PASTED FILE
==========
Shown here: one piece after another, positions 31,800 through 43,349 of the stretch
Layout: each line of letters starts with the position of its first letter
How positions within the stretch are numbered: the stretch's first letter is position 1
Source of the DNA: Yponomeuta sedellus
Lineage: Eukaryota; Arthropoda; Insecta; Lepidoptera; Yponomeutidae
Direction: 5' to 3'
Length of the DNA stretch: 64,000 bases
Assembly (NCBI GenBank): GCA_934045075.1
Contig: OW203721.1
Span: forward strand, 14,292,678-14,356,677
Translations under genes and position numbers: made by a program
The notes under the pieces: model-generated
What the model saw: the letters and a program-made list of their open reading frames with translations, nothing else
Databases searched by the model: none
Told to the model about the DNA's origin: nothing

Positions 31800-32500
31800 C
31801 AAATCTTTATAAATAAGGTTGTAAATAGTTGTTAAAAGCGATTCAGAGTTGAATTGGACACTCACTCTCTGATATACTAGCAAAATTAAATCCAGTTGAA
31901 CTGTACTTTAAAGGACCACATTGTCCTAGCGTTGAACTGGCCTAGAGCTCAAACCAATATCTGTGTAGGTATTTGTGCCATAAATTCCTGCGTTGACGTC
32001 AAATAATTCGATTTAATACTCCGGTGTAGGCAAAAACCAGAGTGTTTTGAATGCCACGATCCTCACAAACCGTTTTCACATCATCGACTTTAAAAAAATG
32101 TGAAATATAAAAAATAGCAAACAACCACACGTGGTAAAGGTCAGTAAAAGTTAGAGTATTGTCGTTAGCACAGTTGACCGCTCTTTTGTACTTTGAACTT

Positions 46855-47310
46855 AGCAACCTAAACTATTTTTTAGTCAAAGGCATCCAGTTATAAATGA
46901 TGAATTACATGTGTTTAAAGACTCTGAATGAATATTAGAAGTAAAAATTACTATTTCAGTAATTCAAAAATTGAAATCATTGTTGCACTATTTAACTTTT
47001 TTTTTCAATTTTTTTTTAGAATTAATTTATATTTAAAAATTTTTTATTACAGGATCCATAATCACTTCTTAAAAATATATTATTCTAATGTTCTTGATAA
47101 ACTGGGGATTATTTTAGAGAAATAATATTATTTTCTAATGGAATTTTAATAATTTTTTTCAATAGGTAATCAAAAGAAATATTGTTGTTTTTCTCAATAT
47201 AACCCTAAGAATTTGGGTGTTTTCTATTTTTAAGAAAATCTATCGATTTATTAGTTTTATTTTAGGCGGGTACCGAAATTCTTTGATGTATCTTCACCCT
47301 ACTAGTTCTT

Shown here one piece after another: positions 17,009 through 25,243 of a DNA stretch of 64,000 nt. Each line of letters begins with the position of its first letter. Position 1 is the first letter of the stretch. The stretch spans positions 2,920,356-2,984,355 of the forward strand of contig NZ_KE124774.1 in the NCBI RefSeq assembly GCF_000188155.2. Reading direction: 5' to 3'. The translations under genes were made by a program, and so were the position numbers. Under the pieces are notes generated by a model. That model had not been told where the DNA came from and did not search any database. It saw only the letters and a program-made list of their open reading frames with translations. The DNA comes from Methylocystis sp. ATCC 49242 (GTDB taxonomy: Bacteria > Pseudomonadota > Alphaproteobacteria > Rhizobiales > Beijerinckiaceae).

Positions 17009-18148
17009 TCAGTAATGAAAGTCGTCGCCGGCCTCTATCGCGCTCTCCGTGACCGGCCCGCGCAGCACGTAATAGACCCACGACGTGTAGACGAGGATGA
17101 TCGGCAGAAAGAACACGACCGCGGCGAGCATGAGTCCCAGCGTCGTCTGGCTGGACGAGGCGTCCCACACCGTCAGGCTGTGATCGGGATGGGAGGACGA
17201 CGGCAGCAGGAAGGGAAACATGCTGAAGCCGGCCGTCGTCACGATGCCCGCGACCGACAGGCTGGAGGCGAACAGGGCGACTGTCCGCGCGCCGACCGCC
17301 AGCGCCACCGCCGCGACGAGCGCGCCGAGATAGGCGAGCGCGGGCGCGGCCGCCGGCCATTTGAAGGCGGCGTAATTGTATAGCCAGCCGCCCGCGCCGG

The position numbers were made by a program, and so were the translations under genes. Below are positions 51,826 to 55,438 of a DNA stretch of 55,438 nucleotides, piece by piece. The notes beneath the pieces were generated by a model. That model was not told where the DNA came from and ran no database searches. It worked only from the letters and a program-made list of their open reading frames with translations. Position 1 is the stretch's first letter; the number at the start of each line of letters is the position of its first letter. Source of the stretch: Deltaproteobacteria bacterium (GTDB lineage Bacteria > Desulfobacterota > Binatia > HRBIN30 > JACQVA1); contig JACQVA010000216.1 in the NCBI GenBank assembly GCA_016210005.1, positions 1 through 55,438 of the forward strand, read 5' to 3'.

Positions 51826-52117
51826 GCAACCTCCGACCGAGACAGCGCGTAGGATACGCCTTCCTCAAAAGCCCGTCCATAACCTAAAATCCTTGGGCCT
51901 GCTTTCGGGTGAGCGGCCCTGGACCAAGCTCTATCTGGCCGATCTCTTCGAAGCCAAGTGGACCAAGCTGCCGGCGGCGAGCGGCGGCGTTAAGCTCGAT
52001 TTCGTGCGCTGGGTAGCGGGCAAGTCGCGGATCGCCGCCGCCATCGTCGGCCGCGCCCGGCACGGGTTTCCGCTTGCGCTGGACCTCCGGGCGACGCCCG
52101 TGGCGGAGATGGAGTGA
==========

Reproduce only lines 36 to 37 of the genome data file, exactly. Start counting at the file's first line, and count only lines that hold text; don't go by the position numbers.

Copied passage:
Positions 51826-52117
51826 GCAACCTCCGACCGAGACAGCGCGTAGGATACGCCTTCCTCAAAAGCCCGTCCATAACCTAAAATCCTTGGGCCT